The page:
You may get over it, but you never forget it.
I just finished with the guest speakers at McDaniel College in Westminster, MD, and I still get nervous when all eyes stare back at me! Terry Dalton, who has hosted the annual event in which professionals - mainly from different news-gathering entities - visit his class to share information about their field of work.
I had told Terry back in the summer that I had a surprising presentation and couldn't wait for November, yet I actually had nothing in hand to show. Usually, the talk would revisit the year's work. Last year, I shared my images from Hurricane Katrina and the Indonesian tsunami. This year, I felt my work was seriously lacking, since I've been swamped with learning the HVX200.
Being stoked about the shift towards multimedia journalism, called "the voice in the story," I gathered some finished work from some of the staff. Algerina's sound slides of the Basilica, Monica's work on Factor VII, David Hobby's images of a tree in the fall, and Chiaki's piece about the Pleasant family's double-whammy cancer fight were some pieces short and good enough to send a message. I saved Barb's project on Recher Rock for last, just to let the class watch a little about indie bands.
The message was the same that I learned months ago: don't just be a photographer. Or a camera operator. Or a reporter, or audio technician, gathering for radio. Do all of those things, and learn through practice. Being sure to make eye contact, I didn't let the students know that I'm actually introverted. Well, I did hint at that, when sharing the fact that I feel more comfortable behind the camera, silently documenting others.
Maryland Terrapins' DJ Strawberry hustles and dives after ball!!
Ending the chat with some HVX footage of a basketball and a cool clip I shot at a Maryland Terrapins game (which is WAY down-rezzed by the YouTube folks, but I hope you still can enjoy it), a couple of those listening seemed a bit in disbelief that people are actually doing well by creating multimedia projects and blogging online. One, who stayed after class, picked my brain about the concept.
Everyone in her class has taken photos. With the cameras of today, anyone can take a pretty darn good image, if they work on it. Regarding the hybrid cameras, just a couple of clicks on the dial, and your still digital can instantly begin capturing sound and video. So, if you have any kind of light budget (or know someone who wants to loan you the gear) you can put a hybrid camera in your hot mitts and start teaching yourself about how to document the world around you.
The important thing I failed to share was that a web visitors can be limitless. Instead of showing your product to your friends, you now have an audience that's worldwide (depending on internet access and whether any particular country will allow your work to be accessed). Newspapers have always trained their sights on local coverage. But the web allows for worldwide viewing of whatever might be published. So if a newspaper's subscription total was 250,000, locally, it would be seen by an estimated 500,000 people.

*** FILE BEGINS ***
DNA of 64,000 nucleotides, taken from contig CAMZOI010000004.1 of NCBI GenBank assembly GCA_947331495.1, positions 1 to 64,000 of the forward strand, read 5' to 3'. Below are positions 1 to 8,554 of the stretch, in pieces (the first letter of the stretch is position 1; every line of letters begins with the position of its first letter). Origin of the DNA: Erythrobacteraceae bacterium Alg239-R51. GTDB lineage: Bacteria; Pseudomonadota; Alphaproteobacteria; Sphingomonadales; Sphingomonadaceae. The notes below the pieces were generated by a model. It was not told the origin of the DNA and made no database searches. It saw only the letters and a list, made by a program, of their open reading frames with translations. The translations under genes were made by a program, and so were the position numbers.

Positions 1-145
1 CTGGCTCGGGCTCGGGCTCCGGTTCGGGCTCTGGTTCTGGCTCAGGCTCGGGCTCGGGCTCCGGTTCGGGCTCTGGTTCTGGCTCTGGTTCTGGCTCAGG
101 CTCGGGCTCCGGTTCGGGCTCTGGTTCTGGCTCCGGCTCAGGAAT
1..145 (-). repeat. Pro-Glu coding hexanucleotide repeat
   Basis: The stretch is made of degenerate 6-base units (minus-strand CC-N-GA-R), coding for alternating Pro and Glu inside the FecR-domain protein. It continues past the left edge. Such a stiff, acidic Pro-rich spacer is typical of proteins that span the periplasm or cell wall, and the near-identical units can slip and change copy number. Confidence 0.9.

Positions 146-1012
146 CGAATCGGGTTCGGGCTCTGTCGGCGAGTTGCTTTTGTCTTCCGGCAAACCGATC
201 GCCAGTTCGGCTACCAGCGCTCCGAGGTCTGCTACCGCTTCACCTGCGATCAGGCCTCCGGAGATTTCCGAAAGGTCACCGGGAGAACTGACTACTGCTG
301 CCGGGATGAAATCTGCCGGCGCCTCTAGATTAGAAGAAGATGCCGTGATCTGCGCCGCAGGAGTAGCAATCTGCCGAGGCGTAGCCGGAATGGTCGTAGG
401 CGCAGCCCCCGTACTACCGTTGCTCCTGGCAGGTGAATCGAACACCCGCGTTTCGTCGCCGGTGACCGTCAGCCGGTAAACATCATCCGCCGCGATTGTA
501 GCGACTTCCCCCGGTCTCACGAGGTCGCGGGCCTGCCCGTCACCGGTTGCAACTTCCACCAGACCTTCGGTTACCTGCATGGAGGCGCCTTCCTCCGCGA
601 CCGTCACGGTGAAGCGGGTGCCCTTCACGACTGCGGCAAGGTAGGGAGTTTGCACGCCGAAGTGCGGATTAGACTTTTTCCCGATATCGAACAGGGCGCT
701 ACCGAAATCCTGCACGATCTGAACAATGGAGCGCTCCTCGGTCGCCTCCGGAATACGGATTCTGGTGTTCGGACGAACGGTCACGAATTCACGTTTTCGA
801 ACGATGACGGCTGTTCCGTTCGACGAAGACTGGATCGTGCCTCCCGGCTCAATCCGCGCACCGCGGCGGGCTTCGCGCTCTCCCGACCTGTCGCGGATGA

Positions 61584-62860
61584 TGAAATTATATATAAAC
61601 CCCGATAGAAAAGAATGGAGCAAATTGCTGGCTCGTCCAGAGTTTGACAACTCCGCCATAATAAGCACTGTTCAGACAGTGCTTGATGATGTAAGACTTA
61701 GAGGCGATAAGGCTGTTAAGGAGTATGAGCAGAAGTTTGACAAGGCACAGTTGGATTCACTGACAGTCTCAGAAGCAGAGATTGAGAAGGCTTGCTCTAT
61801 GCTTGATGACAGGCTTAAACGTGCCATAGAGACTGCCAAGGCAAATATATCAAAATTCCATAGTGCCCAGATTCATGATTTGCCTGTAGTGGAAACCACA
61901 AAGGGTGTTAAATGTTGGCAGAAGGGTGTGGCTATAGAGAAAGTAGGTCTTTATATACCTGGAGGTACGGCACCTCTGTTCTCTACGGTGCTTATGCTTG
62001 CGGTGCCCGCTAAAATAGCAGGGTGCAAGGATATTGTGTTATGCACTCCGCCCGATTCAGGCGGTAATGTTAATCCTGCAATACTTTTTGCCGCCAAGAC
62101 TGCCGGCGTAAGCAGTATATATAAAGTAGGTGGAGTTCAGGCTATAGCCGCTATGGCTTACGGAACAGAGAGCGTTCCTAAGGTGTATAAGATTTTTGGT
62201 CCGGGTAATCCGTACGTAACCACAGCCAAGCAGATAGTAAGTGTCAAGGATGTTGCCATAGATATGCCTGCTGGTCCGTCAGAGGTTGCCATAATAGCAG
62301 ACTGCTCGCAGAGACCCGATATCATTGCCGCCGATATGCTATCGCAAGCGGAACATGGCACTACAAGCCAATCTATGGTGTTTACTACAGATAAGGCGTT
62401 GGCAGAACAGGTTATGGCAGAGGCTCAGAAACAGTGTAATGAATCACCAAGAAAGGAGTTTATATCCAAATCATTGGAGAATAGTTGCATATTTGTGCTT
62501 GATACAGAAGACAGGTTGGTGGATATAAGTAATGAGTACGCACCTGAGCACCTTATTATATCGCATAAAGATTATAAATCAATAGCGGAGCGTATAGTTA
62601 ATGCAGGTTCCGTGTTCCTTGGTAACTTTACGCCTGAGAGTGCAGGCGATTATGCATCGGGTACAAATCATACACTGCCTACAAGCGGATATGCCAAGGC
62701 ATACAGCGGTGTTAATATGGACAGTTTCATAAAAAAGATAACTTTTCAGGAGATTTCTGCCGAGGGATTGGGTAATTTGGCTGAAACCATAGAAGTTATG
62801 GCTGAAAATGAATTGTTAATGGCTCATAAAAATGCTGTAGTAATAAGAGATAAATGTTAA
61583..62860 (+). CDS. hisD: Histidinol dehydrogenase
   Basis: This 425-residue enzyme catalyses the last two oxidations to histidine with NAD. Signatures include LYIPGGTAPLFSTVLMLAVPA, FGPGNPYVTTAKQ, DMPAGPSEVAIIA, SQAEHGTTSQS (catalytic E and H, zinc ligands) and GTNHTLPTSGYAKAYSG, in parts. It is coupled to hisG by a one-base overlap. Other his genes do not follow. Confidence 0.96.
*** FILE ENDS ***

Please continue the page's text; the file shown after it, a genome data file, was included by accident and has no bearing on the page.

On the web, there are billions of people online, and the viewers are growing in numbers, so there will always be an audience, until or unless the web decides to stop or change. No one can even fathom that happening, so the only one stopping you, is you. The web has opened the whole world to those who can access it. And it lets you and I be our own journalists, columnists, publicists, critics, managing editors and publishers. That's why big media has stumbled. People now have the ability to cover each other. Instead of waiting for the local news at 6pm, or the next day's paper,you and I can simply post it online ourselves. CNN and Fox have been getting their news clips and information from daily blogs and YouTube posts. The infamous video of "Kramer" Richards losing control? It was captured by an audience member's cell phone.
Find your niche and work on it. Whether it's a sport (or love of one), a hobby, a particular rant you care to vent, or the latest bad driver that carelessly drove past you, remember the most important thing: many people are just like you, and feel the same way. And they're currently Googling phrases that you could have already been writing about.
Conor gazes into the night, his eyes trying to spot Santa and Mrs. Claus.
As for this blog entry, much of it was written in the parking lot of a Cactus Willie's during some down time between jobs. The rest was finished here, at a Panera Bread in north Baltimore, after I transmitted pictures of 4-year-old Conor, searching the skies for Santa at a tree lighting ceremony. So, keep your laptop with you, at all times; at some moment, you may suddenly get the urge to fire up your PowerBook and pound your keyboard during a brainstorm.
Don't give up on your passion if no one flocks to your site at first. If you want that, you have to expose your site and make it searchable and easily-accessed. That's one reason why I've switched from MySpace, since they require membership, just to view a person's page.